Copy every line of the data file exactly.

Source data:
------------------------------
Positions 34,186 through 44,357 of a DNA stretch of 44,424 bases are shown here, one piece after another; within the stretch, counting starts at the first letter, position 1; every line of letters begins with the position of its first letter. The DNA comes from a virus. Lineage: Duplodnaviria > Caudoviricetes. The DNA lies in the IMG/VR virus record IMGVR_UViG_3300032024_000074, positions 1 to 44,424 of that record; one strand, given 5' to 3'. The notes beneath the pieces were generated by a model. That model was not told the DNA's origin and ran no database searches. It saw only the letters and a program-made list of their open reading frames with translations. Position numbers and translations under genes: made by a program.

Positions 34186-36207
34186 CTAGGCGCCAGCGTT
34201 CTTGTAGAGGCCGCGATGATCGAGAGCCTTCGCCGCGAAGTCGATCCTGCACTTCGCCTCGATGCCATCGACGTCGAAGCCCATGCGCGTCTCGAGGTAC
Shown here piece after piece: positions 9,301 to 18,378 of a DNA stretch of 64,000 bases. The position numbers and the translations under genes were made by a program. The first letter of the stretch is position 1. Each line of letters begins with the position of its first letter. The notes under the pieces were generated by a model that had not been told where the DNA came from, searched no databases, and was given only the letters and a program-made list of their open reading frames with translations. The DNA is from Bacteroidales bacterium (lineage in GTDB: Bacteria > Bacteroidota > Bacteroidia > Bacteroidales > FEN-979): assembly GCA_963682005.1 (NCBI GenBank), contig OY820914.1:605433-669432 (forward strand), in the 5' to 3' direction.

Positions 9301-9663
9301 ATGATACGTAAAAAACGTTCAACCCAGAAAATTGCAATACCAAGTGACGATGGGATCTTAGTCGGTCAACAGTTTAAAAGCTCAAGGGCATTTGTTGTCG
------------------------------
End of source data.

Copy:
Positions 34,186 through 44,357 of a DNA stretch of 44,424 bases are shown here, one piece after another; within the stretch, counting starts at the first letter, position 1; every line of letters begins with the position of its first letter. The DNA comes from a virus. Lineage: Duplodnaviria > Caudoviricetes. The DNA lies in the IMG/VR virus record IMGVR_UViG_3300032024_000074, positions 1 to 44,424 of that record; one strand, given 5' to 3'. The notes beneath the pieces were generated by a model. That model was not told the DNA's origin and ran no database searches. It saw only the letters and a program-made list of their open reading frames with translations. Position numbers and translations under genes: made by a program.

Positions 34186-36207
34186 CTAGGCGCCAGCGTT
34201 CTTGTAGAGGCCGCGATGATCGAGAGCCTTCGCCGCGAAGTCGATCCTGCACTTCGCCTCGATGCCATCGACGTCGAAGCCCATGCGCGTCTCGAGGTAC
Shown here piece after piece: positions 9,301 to 18,378 of a DNA stretch of 64,000 bases. The position numbers and the translations under genes were made by a program. The first letter of the stretch is position 1. Each line of letters begins with the position of its first letter. The notes under the pieces were generated by a model that had not been told where the DNA came from, searched no databases, and was given only the letters and a program-made list of their open reading frames with translations. The DNA is from Bacteroidales bacterium (lineage in GTDB: Bacteria > Bacteroidota > Bacteroidia > Bacteroidales > FEN-979): assembly GCA_963682005.1 (NCBI GenBank), contig OY820914.1:605433-669432 (forward strand), in the 5' to 3' direction.

Positions 9301-9663
9301 ATGATACGTAAAAAACGTTCAACCCAGAAAATTGCAATACCAAGTGACGATGGGATCTTAGTCGGTCAACAGTTTAAAAGCTCAAGGGCATTTGTTGTCG